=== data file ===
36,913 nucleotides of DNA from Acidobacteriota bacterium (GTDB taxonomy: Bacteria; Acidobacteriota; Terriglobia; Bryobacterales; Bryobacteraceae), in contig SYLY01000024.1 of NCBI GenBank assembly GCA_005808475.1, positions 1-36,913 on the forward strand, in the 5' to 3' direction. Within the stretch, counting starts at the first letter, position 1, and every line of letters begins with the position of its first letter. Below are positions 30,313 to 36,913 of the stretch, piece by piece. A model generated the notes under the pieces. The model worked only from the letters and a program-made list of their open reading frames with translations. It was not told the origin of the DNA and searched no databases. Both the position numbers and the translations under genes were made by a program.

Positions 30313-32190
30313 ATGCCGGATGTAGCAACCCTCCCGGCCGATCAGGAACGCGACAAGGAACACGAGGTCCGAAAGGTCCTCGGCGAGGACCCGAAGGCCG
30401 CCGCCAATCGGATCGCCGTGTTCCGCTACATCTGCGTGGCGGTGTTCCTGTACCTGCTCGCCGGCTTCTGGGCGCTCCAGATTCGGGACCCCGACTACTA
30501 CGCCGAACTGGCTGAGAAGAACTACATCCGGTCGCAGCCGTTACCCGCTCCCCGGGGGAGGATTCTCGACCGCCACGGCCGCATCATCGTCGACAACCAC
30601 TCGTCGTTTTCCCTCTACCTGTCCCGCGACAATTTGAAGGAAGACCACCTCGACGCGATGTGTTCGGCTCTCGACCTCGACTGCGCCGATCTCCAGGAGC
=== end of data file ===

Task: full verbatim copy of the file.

36,913 nucleotides of DNA from Acidobacteriota bacterium (GTDB taxonomy: Bacteria; Acidobacteriota; Terriglobia; Bryobacterales; Bryobacteraceae), in contig SYLY01000024.1 of NCBI GenBank assembly GCA_005808475.1, positions 1-36,913 on the forward strand, in the 5' to 3' direction. Within the stretch, counting starts at the first letter, position 1, and every line of letters begins with the position of its first letter. Below are positions 30,313 to 36,913 of the stretch, piece by piece. A model generated the notes under the pieces. The model worked only from the letters and a program-made list of their open reading frames with translations. It was not told the origin of the DNA and searched no databases. Both the position numbers and the translations under genes were made by a program.

Positions 30313-32190
30313 ATGCCGGATGTAGCAACCCTCCCGGCCGATCAGGAACGCGACAAGGAACACGAGGTCCGAAAGGTCCTCGGCGAGGACCCGAAGGCCG
30401 CCGCCAATCGGATCGCCGTGTTCCGCTACATCTGCGTGGCGGTGTTCCTGTACCTGCTCGCCGGCTTCTGGGCGCTCCAGATTCGGGACCCCGACTACTA
30501 CGCCGAACTGGCTGAGAAGAACTACATCCGGTCGCAGCCGTTACCCGCTCCCCGGGGGAGGATTCTCGACCGCCACGGCCGCATCATCGTCGACAACCAC
30601 TCGTCGTTTTCCCTCTACCTGTCCCGCGACAATTTGAAGGAAGACCACCTCGACGCGATGTGTTCGGCTCTCGACCTCGACTGCGCCGATCTCCAGGAGC